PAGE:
For a new project I wanted a touchscreen display. Through a colleague I was introduced to Nextion displays. These turn out to be an excellent product: several sizes of LCD display, with a resistive touchscreen and a 32 bit ARM processor. The interface to your project (eg running on an Arduino) is through a simple asynchronous serial port.
It is marred somewhat by what is (I hope) the worst support in the software industry. I've complained about foul language in the documentation, which is wholly unprofessional. They seem to be proud of it, and point out they can use more colourful language than that. Most people have that capacity; some have the maturity not to use it.
Nevertheless, the product itself is good; its Arduino library substantially simplifies driving the unit. There are a few woes to avoid: I've written some notes here in case they are a help to others.
- Beware of buying a Chinese display by mistake. Essentially the same product is sold under the brand name TJC for the Chinese market, at about half the price. Some ebay suppliers list them as Nextion brand displays, but they will not work with English language software. Look for a display with an Nextion part number, and the pictures showing English text not Chinese.
- You create the basic GUI layout using the supplied editor software. Your project can have several/many screens. changes from screen to screen can be controlled by the Nextion display, by the Arduino or both.
- You can place text, buttons, gauges sliders etc on the display. Each has a name (eg "text0") and in integer identifier (eg 17). Your Arduino code will need to use both. If you delete a control, the integer identifiers are all renumbered and you will need to change the Arduino code. So try to get the screen layout finalised first!
- The gauges are essentially a square box with a pointer needle from the centre at a user defined angle 0 to 360 degrees. To put a legend on the gauge, you use a bitmap image. The bitmap needs to be for the whole screen, and its identifier needs to be set into both the page (to assign the background) and the gauge.
- Text can be of various sizes and colours. Fonts are converted from PC fonts, but end up fixed pitch. Starting from a font designed to be fixed pitch (eg courier) may look better. I'm not sure who owns the intellectual property for PC fonts, so it may not be legal to do this.
- In the Arduino library it is really important to call the nexInit() function in your setup code. Try to use a different serial port from the USB one, and avoid software serial. I've used Serial1 on an Arduino Due. You have to edit nexconfig.h in the library to change that. Do turn on debug until your code is working reliably.
- You set the text in a control with a library call something like textbox.setText(string). If that control is visible on the currently selected page, the text will be shown.
- If you didn't call nexInit(), you might get a message "recvRetCommandFinished err" in the debug window. That means the Arduino has waited for a response, which it didn't receive, and after 100 milliseconds it timed out. It doesn't prevent your text being displayed, but does mean that each operation will take 100 milliseconds. If you call nexInit, that drops to around 20 milliseconds which is simply the time taken, at 9600 baud, to send the necessary characters to the display and to send the response back. If you change the baud rate to 115200 baud, then the time taken is around 2 milliseconds. That's a 50:1 performance improvement.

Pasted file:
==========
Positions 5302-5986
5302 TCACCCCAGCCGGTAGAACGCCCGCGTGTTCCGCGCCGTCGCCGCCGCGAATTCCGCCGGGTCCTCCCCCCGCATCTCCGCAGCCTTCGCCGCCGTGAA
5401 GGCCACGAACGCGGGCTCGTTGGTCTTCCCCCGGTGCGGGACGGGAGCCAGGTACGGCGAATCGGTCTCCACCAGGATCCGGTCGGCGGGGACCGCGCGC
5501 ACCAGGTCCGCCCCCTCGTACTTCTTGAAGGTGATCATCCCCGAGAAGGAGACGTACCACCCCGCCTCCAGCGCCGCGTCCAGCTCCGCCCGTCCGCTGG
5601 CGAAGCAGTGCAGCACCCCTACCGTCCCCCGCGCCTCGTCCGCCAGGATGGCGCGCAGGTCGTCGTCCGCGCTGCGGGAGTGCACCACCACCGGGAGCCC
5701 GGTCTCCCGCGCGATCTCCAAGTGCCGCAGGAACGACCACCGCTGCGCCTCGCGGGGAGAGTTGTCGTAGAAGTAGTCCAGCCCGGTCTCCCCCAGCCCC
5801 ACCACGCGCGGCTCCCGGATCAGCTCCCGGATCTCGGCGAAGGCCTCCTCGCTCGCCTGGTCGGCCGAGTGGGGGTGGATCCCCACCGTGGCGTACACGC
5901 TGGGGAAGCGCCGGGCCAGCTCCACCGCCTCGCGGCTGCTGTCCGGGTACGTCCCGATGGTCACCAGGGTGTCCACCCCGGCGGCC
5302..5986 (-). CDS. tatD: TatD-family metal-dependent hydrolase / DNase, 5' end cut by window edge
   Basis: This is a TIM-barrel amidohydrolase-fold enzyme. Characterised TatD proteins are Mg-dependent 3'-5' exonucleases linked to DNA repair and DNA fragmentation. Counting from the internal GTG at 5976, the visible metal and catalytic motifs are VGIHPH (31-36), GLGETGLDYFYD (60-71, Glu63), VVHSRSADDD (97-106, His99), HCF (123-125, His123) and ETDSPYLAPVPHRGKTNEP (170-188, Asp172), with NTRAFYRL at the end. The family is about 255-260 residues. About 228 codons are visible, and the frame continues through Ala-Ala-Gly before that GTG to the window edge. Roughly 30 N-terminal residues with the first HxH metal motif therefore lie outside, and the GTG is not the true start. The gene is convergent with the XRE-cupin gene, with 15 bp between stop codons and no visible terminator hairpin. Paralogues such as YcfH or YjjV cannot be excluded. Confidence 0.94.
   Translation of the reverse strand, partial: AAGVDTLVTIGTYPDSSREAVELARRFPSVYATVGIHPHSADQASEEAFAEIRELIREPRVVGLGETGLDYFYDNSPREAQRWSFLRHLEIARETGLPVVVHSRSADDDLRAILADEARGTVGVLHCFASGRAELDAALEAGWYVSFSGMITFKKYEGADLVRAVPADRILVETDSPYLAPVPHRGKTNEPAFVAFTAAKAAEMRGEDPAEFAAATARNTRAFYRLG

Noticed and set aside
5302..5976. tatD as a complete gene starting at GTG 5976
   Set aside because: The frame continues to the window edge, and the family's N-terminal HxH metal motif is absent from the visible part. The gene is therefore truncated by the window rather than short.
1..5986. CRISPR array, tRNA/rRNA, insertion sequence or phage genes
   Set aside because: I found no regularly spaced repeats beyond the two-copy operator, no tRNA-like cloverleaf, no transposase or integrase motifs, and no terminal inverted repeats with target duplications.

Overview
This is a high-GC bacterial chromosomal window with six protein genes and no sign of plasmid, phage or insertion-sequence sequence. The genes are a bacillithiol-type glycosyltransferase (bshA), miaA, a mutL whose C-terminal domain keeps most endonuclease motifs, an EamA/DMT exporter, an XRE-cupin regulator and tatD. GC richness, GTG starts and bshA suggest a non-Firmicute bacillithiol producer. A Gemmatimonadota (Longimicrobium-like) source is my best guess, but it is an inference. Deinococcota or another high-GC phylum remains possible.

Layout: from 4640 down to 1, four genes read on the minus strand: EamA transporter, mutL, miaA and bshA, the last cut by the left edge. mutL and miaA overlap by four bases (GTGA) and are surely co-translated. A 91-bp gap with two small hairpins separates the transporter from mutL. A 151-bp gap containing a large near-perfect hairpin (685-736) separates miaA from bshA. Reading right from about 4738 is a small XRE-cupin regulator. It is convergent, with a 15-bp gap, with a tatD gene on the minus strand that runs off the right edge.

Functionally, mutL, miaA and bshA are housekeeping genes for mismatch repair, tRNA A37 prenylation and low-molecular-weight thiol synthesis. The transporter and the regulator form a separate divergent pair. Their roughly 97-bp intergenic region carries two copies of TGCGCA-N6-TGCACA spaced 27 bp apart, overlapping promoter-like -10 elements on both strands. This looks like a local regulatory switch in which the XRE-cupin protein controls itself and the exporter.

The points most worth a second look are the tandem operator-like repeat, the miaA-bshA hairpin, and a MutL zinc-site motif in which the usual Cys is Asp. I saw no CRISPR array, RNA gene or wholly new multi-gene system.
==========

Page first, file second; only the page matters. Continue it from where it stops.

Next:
- When you change pages, your Arduino code will often need to know that. You can change pages at the Nextion end by having a button, with a touch event for a control programmed to "page 1" to change to page 1. The Arduino library includes a nexPage() object; that can be triggered to tell you the page has changed by sending an ASCII string back from the display to the Arduino. I have code something like "printh 65 01 00 01 FF FF FF" to announce a new page. The second byte is the page number; the remainder should be as shown. (There's supposed to be a better way, but I couldn't make it work)
- Do not set controls on pages that aren't visible! If they're not visible they don't exist in memory, and the display may set other controls that are visible in error. That can be very confusing!
- If you look around on the internet, you will find examples where people have been able to create very pretty displays by using some of the clever features of the display - using bitmap images to good effect for example. My user interfaces tend to be made of black and grey rectangular elements so I haven't needed that - but it is a full colour display!
- The hardware specs say the display needs a 5v power source, but its serial I/O pins are 3.3v level compatible - so using it with a 3.3v ARM Arduino is not a problem. If you are going to power your device from USB, be aware that some models have far higher power consumption than others: the 3.2" display current is typically 85mA, but the 4.3" one is 250mA.
- The Nextion editor creates the code that needs to be uploaded to the display. The upload can be done in two ways: either by copying a file to a micro SD card and putting that in the display, or using a serial connection. I used the serial method, using a USB serial lead that terminates in 6 flying leads. These are readily available - check that yours has 3.3V logic level outputs. I don't know how standard the colours on these are, but for mine I need to make connections as follows:
|Signal||Nextion cable colour||Serial cable colour|